Lemon curd

I have talked before about my desire to have an eternally fruiting lemon tree in my backyard. I do have a lemon tree, which I was given as a wedding present (well, my husband was given it too), but it spends most of the year ripening just one or two lemons. But Janet, at work - her lemon tree is a different story! She brought in two massive bags this week filled with gorgeous, ripe, almost orange lemons, and invited everyone to take as many as they wanted. I was lucky enough to score eight lemons. And I told everyone who took lemons too that if they wanted, they could give me their lemons and a jar and I would turn them into lemon curd.

It's been some years since I made lemon curd, so today I thought I better turn the lemons I took into lemon curd so I can be sure I can fulfil my promise!

140g butter
1 cup caster sugar
3 large eggs
200ml lemon juice
1 tblsp lemon zest

1. Melt the butter in the top of a double boiler. You can use one small saucepan sitting in a larger one half filled with water if you don't have one.
2. Add the sugar to the melted butter and stir until the sugar has dissolved. This takes some time - about 15 minutes, and even then the sugar might not fully dissolve. Just do your best here, but if it doesn't fully dissolve, don't worry.
3. Crack the eggs into a bowl and beat with a fork. Pour them into the butter mix through a sieve. You need to work quickly here because once the eggs touch the hot butter they will begin to cook. Stir the eggs into the butter mix and ensure they are fully combined.
4. Add the lemon juice and lemon zest to the butter mix and stir to thoroughly combine.
5. Continue cooking over a low heat for 15 minutes until the mixture thickens. You will be tempted to stop at around the five minute mark - trust me, keeping going the full 15 minutes will make a huge difference to the quality of your lemon curd.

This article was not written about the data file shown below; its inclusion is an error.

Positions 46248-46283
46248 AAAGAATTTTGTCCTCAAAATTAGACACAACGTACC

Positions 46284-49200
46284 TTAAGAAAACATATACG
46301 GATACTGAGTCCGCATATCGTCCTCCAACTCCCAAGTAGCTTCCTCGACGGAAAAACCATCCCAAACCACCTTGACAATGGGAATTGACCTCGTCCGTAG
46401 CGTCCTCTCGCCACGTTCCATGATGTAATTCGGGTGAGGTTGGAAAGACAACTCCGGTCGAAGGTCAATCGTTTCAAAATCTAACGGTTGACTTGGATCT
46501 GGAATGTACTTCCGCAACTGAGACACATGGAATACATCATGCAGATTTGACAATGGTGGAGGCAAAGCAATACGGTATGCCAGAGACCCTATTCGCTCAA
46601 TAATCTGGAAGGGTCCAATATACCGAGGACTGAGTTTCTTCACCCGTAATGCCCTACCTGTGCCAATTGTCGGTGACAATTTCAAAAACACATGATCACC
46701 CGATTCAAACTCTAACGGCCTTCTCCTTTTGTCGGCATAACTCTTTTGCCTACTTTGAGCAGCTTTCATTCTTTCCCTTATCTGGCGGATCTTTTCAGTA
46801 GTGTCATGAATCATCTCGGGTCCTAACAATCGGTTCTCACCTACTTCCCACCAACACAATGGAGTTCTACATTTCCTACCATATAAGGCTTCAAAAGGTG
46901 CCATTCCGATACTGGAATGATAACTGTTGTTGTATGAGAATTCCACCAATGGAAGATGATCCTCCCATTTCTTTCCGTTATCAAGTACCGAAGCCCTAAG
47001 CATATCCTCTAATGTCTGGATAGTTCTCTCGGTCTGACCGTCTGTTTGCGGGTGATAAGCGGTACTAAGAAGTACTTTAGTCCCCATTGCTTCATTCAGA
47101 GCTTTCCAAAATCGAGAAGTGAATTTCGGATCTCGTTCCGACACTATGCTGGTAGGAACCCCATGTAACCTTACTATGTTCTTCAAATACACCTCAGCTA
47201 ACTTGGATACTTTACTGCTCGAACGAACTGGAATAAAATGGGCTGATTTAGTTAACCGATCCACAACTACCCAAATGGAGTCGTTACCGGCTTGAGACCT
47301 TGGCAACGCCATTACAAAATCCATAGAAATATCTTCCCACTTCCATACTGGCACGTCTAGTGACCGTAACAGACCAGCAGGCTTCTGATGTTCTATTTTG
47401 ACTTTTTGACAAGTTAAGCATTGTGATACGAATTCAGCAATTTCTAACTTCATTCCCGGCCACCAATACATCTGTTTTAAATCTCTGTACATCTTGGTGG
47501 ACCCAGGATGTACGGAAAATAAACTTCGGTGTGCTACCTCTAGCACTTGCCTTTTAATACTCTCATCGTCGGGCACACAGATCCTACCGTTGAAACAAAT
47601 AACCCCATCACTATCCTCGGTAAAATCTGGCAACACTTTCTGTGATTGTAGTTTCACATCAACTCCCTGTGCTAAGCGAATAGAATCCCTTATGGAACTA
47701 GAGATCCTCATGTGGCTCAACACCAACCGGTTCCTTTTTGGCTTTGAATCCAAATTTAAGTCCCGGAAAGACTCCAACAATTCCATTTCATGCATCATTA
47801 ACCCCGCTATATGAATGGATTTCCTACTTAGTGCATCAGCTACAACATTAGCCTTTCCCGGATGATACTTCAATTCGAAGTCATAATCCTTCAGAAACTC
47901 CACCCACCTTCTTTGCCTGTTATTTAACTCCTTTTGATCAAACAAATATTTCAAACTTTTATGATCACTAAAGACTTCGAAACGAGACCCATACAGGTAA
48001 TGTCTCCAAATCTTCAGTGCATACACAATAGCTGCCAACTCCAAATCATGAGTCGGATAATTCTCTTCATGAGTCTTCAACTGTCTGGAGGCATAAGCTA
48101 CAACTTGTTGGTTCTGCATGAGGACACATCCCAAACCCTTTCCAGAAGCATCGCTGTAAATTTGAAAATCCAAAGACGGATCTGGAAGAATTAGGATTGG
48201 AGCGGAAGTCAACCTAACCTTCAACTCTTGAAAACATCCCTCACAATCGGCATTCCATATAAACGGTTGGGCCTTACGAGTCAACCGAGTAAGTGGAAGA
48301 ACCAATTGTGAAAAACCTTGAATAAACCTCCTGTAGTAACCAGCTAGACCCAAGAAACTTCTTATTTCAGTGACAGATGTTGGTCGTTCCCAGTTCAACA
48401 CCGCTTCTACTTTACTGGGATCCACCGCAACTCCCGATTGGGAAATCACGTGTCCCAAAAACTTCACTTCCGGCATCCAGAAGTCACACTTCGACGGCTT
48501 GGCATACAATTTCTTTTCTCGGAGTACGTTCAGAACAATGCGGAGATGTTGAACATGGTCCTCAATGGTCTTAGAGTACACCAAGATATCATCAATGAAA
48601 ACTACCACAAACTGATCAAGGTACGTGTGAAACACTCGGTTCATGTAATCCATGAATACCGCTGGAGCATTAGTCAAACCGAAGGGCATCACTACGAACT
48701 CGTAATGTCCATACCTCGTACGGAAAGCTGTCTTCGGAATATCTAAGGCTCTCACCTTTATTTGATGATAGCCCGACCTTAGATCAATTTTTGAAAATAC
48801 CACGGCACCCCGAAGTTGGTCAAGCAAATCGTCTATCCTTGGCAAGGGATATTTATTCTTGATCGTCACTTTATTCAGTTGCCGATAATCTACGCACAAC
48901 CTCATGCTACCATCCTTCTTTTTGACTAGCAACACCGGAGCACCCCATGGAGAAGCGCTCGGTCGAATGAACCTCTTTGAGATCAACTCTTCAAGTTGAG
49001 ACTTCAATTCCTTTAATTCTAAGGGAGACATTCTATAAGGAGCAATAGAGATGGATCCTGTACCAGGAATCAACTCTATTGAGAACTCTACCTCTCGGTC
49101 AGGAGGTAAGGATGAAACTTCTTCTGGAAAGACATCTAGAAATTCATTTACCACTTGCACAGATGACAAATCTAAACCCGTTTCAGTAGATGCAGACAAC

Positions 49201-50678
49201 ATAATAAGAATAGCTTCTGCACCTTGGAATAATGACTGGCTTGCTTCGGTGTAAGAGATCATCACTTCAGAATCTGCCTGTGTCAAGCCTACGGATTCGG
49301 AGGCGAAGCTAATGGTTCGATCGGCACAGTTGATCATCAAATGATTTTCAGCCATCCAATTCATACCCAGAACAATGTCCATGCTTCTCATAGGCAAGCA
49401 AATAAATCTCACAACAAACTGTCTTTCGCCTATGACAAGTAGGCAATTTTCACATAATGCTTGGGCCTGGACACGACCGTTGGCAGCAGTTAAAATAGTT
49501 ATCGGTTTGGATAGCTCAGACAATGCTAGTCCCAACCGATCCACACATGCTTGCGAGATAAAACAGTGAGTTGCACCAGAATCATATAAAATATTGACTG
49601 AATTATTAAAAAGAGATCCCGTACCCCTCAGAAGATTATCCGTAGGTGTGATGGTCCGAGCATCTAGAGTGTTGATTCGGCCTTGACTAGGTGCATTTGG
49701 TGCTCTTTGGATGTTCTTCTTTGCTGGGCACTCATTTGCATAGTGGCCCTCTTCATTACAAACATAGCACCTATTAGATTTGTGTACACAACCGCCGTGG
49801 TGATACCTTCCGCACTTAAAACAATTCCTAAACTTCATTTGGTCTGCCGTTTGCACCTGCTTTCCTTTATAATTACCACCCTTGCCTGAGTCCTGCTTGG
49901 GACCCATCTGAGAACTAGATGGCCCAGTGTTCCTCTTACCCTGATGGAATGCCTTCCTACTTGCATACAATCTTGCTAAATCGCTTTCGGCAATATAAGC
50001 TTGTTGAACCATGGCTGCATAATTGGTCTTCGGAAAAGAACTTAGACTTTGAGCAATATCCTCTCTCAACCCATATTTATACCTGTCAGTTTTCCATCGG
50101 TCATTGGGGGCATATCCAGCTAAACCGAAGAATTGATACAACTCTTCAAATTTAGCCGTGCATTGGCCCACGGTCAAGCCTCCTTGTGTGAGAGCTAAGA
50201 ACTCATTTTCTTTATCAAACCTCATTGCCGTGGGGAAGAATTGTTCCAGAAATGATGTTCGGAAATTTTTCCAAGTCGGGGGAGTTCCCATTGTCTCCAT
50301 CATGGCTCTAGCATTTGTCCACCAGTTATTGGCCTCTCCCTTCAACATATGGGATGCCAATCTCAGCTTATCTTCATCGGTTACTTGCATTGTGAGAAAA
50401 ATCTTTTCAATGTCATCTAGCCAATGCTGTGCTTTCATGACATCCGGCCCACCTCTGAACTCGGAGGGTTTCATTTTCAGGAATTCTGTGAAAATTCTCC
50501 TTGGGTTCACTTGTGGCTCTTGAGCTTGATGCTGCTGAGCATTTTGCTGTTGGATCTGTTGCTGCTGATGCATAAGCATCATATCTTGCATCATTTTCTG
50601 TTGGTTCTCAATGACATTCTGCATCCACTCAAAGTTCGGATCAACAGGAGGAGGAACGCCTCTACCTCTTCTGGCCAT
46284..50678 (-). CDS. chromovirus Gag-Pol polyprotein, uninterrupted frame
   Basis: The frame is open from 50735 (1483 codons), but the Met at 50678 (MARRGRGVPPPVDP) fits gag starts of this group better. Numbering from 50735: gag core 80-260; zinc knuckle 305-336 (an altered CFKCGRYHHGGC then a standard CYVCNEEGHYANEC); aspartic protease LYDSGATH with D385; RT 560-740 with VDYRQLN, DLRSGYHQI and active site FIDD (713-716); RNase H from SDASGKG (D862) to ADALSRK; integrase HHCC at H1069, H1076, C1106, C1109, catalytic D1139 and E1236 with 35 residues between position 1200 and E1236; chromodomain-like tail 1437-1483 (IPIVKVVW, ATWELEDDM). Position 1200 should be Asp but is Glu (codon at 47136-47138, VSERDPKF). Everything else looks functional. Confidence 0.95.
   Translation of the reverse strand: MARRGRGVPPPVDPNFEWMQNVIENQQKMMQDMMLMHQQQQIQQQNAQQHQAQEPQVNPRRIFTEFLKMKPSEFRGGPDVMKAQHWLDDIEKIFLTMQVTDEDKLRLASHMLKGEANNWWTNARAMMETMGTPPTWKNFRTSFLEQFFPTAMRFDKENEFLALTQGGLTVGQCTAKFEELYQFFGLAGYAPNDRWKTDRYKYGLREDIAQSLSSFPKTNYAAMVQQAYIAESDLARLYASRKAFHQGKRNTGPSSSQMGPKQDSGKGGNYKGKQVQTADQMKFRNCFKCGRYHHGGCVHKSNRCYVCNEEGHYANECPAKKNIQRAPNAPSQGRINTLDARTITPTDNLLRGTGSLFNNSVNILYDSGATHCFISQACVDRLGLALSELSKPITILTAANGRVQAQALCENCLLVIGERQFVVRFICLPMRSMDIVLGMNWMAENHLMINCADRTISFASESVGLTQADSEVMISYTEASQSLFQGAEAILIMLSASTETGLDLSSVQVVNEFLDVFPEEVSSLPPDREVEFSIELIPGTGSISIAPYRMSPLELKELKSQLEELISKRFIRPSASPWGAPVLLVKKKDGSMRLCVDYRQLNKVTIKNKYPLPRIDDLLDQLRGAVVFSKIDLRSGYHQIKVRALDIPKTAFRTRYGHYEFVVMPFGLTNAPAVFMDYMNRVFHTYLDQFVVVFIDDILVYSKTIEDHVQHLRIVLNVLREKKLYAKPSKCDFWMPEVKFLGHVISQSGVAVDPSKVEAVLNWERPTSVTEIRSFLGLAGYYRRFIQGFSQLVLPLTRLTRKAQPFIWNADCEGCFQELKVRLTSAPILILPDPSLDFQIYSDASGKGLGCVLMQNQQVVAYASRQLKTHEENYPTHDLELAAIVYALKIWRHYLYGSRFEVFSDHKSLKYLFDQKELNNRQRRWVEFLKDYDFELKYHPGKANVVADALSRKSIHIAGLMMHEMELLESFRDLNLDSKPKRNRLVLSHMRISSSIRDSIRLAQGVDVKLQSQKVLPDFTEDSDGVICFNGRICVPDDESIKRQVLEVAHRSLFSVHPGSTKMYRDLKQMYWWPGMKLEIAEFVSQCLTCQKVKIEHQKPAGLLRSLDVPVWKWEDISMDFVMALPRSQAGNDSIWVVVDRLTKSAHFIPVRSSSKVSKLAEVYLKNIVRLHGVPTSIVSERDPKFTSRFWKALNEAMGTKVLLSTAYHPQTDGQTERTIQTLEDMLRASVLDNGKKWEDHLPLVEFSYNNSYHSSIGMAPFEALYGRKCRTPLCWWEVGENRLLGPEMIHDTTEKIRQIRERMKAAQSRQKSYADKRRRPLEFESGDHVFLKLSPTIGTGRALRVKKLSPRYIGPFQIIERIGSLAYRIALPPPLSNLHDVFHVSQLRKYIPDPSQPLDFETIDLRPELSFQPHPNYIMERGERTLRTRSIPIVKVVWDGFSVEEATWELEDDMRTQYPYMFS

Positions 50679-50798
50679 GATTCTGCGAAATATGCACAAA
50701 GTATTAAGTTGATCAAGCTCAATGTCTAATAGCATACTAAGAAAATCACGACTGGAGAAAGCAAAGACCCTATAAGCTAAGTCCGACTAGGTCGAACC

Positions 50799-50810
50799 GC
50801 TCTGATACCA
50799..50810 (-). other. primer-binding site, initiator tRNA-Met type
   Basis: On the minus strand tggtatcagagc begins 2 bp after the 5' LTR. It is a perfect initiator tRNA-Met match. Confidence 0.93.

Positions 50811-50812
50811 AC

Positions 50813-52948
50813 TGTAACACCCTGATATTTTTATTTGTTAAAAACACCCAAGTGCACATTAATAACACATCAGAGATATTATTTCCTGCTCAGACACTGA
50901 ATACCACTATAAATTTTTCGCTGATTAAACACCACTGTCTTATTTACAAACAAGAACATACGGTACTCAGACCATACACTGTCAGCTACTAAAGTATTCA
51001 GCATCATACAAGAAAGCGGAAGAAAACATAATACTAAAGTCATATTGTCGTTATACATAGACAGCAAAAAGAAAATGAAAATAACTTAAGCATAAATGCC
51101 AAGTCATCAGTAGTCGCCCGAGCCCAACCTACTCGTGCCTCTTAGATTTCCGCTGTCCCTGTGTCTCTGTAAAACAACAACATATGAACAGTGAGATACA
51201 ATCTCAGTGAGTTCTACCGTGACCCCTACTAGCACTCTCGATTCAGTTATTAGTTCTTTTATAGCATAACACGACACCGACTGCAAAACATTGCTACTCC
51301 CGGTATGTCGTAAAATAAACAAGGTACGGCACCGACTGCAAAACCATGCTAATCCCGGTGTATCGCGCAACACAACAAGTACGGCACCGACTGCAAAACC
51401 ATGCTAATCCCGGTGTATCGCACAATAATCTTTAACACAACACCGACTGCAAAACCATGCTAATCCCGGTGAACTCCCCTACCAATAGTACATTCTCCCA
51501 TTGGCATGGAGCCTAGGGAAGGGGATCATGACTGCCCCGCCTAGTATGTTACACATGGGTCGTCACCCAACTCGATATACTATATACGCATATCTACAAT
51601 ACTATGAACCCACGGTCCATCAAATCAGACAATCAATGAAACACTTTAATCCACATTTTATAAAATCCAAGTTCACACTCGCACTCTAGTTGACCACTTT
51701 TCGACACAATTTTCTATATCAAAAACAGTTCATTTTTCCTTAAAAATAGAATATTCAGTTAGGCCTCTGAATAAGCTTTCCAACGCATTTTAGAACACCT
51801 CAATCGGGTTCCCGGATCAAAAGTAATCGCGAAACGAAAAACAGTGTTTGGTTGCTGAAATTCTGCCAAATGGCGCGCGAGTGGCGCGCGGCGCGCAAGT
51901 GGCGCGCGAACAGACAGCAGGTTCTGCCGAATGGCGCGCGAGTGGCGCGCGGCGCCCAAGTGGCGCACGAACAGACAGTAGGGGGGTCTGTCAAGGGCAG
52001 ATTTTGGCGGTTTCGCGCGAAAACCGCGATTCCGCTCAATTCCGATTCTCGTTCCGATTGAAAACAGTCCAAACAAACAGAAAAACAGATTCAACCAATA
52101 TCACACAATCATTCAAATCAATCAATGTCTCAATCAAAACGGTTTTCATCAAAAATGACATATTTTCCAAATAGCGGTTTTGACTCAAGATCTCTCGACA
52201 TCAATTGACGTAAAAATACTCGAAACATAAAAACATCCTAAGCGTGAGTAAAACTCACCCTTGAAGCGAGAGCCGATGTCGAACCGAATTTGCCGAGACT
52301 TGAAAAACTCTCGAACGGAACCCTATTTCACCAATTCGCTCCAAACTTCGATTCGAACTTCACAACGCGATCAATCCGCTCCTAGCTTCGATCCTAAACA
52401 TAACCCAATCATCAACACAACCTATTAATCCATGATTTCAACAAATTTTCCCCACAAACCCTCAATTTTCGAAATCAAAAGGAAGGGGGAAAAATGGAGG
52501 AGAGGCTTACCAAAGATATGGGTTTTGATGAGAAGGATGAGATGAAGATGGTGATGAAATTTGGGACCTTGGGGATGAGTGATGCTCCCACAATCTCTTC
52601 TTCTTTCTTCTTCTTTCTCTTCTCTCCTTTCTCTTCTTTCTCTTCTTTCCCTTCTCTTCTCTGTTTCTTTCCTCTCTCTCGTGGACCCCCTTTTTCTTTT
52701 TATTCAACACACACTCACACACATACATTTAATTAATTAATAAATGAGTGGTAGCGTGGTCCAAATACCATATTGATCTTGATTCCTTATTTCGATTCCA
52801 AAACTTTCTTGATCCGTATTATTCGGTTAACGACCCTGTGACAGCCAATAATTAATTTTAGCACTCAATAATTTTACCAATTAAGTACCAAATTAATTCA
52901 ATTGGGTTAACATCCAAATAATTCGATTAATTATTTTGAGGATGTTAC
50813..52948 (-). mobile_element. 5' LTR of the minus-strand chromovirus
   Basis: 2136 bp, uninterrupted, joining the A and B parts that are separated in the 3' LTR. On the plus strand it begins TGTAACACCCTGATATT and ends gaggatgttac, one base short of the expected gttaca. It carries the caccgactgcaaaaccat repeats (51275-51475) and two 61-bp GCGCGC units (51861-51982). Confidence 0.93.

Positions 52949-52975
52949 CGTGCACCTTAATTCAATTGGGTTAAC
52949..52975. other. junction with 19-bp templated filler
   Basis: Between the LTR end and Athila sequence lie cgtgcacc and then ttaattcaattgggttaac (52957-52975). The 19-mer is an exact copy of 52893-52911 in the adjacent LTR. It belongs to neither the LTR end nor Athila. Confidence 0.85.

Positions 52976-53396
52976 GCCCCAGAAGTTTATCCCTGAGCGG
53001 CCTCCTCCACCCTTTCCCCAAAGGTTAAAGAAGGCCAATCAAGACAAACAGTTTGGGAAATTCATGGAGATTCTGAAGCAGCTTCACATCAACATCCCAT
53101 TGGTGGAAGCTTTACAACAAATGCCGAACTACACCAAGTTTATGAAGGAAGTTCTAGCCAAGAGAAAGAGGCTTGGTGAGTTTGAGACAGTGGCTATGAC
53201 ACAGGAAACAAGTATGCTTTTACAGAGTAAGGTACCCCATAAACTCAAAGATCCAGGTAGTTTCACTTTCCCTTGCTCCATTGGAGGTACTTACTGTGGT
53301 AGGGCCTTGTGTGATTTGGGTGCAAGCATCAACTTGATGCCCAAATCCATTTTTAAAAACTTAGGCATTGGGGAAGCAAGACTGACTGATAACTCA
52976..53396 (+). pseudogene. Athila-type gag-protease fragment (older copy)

6. Pour into a glass jar and allow to cool. Serve on buttered scones, in tarts, or as a sauce with yummy puddings. Or, just eat it with a spoon straight from the jar!

Note: if you find you have flecks of cooked egg in your curd don't panic! When the curd is finished cooking, just blitz it for 45 seconds with a stick blender and the problem will be solved. Tap the curd bowl on the bench top a couple of times to pop any bubbles that may have formed. or you can strain the curd through a sieve. It will take out any large bits of lemon zest too, which I think is what a French Chef would prefer. Store the curd in the fridge. It will keep for about two weeks.


Elle said…
Yum, I love lemon curd! Thanks for the recipe, will let you know if we get a chance to try it!
Petrina said…
This curd is great in the middle of a beautiful sponge cake. You split the sponge, spread the bottoom layer with lemon curd, then cover it with whipped cream. Put the top on and cover the top with yummy passionfruite icing and voila - Petrina's birthday cake! If you could deliver it to my place this Thursday I'd be ever so please! :-)
Elle said…
Hey Petrina, we finally had a chance to make your lemon curd. I wasn't sure it was going to work right for a while there, but it turned out beautifully. You can check out our efforts here: Cooking With Caitie - Lemon Curd.
Thanks again for the recipe!
Petrina said…
Fantastic news! It's delicious isn't it? :-)

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